At the beginning of the 1950s saxophonist Yusef Lateef returned to his hometown of Detroit and began a decade-long process of evolution as part of the city’s thriving jazz scene, becoming one of the first artists to incorporate world music influences into his sound. On this edition of Night Lights we’ll hear some of the many recordings he made in the late 1950s and talk with music writer and Detroit jazz historian Mark Stryker about this key period of Lateef’s career.
When jazz musician Yusef Lateef returned to his hometown of Detroit in 1950 he was 30 years old, recently converted to Islam, and had begun to be prominently featured on tenor saxophone in Dizzy Gillespie’s high-profile big band. But Lateef’s wife was not well, and the couple had two children to look after. The next ten years would prove to be a demanding and busy time for Lateef, but also an artistically rewarding one that would bring him to national attention in the jazz world with a prolific run of albums late in the decade, and launch him on his path as a pioneer of bringing world music influences to jazz. Writer Mark Stryker, who devotes a chapter to Lateef in his book Jazz From Detroit, talked with me about the extraordinarily active life that Lateef led after his return to Detroit:
A long-running musical engagement during Lateef’s 1950s Detroit years proved to be especially important in his ongoing musical development:
Yusef Lateef on tenor sax performing “8540 Twelfth Street,” the address of Klein’s Showbar in Detroit where Lateef led a longstanding gig in the late 1950s, with Wilbur Harden on flugelhorn, Hugh Lawson on piano, Ernie Farrow on bass, and Oliver Jackson on drums, from Lateef’s Savoy album Jazz And The Sounds Of Nature. That same year Lateef recorded one of his most remarkable and memorable pieces, called “Morning”:
Yusef Lateef performing “Morning” from his 1957 Savoy album Jazz Mood, with Curtis Fuller on trombone and tambourine, Hugh Lawson on piano, Ernie Farrow on bass and rabat, and Louis Hayes on drums.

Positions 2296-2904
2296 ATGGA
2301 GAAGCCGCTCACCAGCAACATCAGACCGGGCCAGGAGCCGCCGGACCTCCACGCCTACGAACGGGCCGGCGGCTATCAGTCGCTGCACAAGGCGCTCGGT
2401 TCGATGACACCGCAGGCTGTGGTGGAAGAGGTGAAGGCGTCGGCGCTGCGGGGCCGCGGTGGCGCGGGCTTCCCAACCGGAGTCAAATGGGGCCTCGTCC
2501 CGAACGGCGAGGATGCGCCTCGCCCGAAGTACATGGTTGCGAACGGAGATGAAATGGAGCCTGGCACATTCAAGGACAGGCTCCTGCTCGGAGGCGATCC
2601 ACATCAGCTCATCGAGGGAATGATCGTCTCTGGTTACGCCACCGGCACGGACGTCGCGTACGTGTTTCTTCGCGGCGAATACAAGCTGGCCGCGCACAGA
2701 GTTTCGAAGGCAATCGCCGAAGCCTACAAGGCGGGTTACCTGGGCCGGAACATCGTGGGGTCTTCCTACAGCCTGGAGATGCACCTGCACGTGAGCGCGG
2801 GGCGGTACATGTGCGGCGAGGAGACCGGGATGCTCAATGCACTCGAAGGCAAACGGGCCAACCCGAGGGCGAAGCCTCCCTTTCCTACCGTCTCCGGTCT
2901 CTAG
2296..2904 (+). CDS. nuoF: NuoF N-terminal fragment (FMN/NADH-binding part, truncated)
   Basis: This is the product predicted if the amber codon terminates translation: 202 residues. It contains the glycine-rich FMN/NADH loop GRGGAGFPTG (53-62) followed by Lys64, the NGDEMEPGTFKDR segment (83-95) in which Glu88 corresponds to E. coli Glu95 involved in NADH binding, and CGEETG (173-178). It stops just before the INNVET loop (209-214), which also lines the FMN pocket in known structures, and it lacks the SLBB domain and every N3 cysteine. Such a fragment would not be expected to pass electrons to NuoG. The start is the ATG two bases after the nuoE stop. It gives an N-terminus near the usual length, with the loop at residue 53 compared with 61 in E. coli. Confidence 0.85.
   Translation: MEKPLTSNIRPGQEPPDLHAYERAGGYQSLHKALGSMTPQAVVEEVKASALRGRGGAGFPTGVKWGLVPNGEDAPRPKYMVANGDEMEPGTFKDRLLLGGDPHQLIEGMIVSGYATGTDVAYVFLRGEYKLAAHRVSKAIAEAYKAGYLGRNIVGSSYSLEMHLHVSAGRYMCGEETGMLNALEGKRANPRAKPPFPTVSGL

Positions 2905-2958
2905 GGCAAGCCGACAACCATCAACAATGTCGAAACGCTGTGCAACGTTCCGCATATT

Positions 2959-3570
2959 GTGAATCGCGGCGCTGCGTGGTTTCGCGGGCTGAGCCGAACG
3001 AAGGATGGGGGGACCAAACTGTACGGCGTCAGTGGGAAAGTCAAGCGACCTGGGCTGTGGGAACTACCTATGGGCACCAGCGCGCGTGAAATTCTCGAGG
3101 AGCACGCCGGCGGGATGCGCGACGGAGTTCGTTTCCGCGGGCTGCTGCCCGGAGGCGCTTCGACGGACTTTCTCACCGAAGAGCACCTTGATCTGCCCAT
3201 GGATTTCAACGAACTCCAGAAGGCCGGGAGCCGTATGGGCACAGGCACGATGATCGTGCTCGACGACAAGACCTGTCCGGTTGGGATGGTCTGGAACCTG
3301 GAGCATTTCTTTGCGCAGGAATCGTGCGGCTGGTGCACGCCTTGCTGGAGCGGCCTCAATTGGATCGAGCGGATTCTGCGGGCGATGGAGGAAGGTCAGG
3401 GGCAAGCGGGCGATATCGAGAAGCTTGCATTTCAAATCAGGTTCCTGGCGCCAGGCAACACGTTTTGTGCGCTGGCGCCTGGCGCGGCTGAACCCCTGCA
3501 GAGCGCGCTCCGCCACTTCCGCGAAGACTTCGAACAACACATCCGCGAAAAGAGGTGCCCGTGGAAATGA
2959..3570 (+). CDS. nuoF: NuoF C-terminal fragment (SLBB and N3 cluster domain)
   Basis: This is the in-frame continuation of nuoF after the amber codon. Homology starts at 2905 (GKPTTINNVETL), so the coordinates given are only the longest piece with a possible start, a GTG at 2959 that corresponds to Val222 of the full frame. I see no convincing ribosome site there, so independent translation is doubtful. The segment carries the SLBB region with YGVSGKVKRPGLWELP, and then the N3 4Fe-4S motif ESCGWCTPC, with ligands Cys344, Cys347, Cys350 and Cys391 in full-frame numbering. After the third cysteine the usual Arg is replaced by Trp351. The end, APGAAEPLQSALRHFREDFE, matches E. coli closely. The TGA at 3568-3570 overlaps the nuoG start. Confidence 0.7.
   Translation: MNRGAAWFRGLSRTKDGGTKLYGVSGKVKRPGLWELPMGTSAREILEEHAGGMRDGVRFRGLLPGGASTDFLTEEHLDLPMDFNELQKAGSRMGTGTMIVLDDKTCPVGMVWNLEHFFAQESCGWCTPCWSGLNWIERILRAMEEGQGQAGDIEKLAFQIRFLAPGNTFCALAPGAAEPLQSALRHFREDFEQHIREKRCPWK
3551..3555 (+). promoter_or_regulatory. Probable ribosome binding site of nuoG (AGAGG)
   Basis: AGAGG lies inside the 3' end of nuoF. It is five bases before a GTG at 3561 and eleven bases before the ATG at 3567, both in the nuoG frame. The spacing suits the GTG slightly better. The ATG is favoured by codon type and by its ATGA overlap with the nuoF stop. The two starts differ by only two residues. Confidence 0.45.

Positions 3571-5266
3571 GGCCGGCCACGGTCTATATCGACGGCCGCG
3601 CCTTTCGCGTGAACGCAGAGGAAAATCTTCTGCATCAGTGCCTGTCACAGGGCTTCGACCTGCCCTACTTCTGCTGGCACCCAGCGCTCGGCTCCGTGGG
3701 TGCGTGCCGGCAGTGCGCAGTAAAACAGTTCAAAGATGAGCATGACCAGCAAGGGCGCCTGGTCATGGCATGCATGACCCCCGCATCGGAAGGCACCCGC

Another Savoy album from this same period, The Dreamer, is a favorite of Detroit jazz chronicler Mark Stryker:
Mark Stryker says the vitality of the Detroit jazz scene in these years played an important role in Lateef’s development:
During these years Lateef also began to bring instruments and influences from an array of global sources into his music, making him one of the first jazz artists to do so:
And some of Lateef’s recordings from this period point to later developments in jazz’s avant-garde:
Yusef Lateef performing “Love and Humor” and “Sounds Of Nature” before that—two pieces that foreshadow both Lateef’s future musical directions and jazz’s avant-garde movement of the 1960s, and both from 1957, the first year that Lateef recorded as a leader. Over the next two years he made 11 albums in all, his band often playing throughout the week in Detroit and then driving to the East Coast to record albums on Mondays, their one off day from working in the clubs. Here’s the title track of a 1959 LP, written after Lateef had visited his wife in the hospital. “The ward was full of suffering and pain,” he commented in the liner notes, “and I wanted to capture the impression the experience had on me.”
Yusef Lateef and “Cry! Tender” from his 1959 album of the same name, recorded shortly before he moved to New York City, where his career would enter a new phase to be explored in a future Night Lights program. Mark Stryker on Lateef’s significance as a musician:
Most importantly, Mark Stryker says, Lateef’s music was always rooted in the blues:
Special thanks to Mark Stryker. You can hear him and many of the Detroit jazz artists he's written about, including Yusef Lateef, on these two previous Night Lights programs: